Public History Program Course and Degree Information
Undergraduates can develop a concentration in public history as part of their major, in consultation with their advisor.
A concentration in public history could include the following courses:
Introduction to Public History (HST 496; 4 credits)
Public History Internship (HST 404; credits are variable)
Public History Lab (HST 411, 4 credits)
Public History Seminar (HST 409; 4 credits)
Students can also work with public history faculty via “by-arrangement” courses and on special projects.
Students wishing to pursue a career in public history are urged to consider the department’s public history MA track. Public history students take field courses, seminars, internships, and laboratory courses that cover a broad range of public history sub-fields, including: archival management, oral history, museology, cultural resource management, site interpretation, publications, and historic preservation.
Students choosing the public history track as their primary field are required to have a second field defined geographically. In addition to fulfilling all other requirements for a Master of Arts in history (see here for more information) students are also required to complete the following:
HST 596, Introduction to Public History (4 credits; unless student has already successfully completed this course at the undergraduate level)
HST 509, Public History Seminar (4 credits)
Public History Internship, a minimum of 6 credits of HST 504 (6 credits)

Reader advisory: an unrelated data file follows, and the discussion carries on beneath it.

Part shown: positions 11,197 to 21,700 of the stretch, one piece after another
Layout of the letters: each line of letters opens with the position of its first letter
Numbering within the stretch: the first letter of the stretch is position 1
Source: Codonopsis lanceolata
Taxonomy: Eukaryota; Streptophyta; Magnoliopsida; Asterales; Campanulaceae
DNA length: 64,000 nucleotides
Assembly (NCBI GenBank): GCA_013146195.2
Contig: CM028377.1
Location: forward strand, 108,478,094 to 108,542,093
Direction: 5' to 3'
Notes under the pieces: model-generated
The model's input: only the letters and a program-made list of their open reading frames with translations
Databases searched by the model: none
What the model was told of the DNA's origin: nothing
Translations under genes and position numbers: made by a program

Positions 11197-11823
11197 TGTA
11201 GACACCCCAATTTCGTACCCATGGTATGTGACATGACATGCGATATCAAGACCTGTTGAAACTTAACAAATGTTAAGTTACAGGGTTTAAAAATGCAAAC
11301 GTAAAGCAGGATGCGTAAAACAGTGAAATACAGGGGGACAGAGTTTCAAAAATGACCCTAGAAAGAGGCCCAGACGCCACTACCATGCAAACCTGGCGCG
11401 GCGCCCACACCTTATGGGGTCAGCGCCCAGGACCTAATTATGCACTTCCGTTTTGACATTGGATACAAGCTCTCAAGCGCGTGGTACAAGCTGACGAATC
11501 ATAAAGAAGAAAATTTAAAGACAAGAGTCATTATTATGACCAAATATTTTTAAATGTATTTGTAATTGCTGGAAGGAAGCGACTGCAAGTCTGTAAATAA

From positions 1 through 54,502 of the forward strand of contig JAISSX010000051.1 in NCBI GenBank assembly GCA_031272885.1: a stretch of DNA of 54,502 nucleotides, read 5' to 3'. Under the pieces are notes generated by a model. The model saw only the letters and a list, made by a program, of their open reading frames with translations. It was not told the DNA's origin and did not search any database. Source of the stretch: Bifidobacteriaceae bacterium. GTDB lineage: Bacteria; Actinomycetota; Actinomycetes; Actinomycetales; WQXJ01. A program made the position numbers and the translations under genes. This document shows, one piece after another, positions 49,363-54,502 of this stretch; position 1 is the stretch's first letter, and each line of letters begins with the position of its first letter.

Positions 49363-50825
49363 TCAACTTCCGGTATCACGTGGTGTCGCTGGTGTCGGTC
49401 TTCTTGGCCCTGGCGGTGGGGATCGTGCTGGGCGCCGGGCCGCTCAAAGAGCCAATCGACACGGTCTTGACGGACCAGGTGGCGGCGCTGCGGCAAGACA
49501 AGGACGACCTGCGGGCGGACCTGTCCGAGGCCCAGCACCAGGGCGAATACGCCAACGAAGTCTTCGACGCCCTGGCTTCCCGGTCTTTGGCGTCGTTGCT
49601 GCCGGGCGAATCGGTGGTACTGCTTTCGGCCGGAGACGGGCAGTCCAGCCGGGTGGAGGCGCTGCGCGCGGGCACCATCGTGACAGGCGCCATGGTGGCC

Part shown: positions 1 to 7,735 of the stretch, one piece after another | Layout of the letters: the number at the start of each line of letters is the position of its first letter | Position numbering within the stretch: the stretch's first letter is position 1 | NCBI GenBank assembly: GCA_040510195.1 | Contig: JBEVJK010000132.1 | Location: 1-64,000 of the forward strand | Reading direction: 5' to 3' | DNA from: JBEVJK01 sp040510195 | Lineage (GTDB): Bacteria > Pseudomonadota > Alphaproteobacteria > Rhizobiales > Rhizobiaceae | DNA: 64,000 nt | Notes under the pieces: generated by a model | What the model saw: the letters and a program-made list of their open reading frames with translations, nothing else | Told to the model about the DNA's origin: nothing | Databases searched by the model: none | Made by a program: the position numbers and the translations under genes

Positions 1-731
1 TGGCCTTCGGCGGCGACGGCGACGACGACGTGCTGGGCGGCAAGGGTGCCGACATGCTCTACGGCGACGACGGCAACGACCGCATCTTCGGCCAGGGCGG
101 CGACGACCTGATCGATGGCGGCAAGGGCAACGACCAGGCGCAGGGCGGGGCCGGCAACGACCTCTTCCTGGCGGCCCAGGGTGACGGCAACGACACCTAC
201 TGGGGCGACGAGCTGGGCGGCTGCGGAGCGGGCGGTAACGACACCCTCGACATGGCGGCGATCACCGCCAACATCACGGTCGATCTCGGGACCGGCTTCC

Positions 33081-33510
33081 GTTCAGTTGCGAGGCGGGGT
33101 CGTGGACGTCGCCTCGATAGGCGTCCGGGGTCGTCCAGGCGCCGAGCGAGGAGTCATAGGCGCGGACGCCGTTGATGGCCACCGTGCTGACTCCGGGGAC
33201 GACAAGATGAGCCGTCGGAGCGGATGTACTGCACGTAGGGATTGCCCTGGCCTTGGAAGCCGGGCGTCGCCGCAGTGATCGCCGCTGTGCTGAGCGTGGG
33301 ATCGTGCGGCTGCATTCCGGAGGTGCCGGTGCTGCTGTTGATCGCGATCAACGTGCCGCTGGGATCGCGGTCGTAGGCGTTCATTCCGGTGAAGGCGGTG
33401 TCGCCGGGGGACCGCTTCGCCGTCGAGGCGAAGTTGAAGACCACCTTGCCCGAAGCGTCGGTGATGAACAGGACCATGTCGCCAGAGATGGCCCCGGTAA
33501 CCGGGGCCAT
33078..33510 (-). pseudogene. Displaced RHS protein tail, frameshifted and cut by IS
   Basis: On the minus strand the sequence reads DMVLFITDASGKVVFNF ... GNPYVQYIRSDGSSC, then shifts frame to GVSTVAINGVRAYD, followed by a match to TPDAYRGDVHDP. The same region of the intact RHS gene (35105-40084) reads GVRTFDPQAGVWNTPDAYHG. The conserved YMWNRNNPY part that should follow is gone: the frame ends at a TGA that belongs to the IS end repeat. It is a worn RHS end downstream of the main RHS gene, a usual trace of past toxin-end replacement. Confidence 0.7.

HST 511, Public History Lab (4 credits)
A thesis or public project, e.g., exhibit, web site, public program, audio, or video document as part of the required 8 credits of HST 503, Thesis (8 credits).
Pathways for graduate students in the public history track vary and should be determined in consultation with an advisor and designed to meet the professional development needs of the individual student. Students have the option of creating a public history deliverable that supports or extends the thesis (i.e., oral history interviews, a public program on the thesis topic, or a website that addresses the thesis topic to a non-academic audience). Alternatively, students can present a portfolio of public history products that are tangentially or not connected to the thesis topic to fulfill this requirement (i.e., an archival collection finding aid, small museum exhibit, historic register nominations, or podcasts).
For example, Student A took the Intro to Public History course, a lab course on podcasts, and a seminar on oral history. She designed an oral history project to collect data in support of her thesis while completing an internship at the historical society where she would archive the oral history interviews. The student submitted the thesis and a record of the interviews to complete the program.
Student B took the Intro to Public History course, a lab course on public history grant development, and a seminar on community-based history practices. The student participated in an internship with the U.S. Fish and Wildlife at the Cathlapotle Plankhouse in Ridgefield, Washington. She developed a material collection resource plan for the site’s artifact collection. Her thesis documented the development of the Cathapotle Plankhouse, which represents a collaboration between a federal agency and two area tribal nations. The student submitted the resource plan along with her thesis as her final projects.
Student C did not need to take the Intro to Public History course because he successfully took it as an undergraduate student. He took a seminar on archiving and a lab course on historic trees in Portland. As a result of the lab, he participated in an internship with the City of Portland to develop interpretive materials about the historic tree program, which he introduced in several public programs. He also developed a historic structure guide for the City of Gresham. He submitted materials from both projects as part of a public history portfolio as he concluded the program. His thesis was on a separate topic.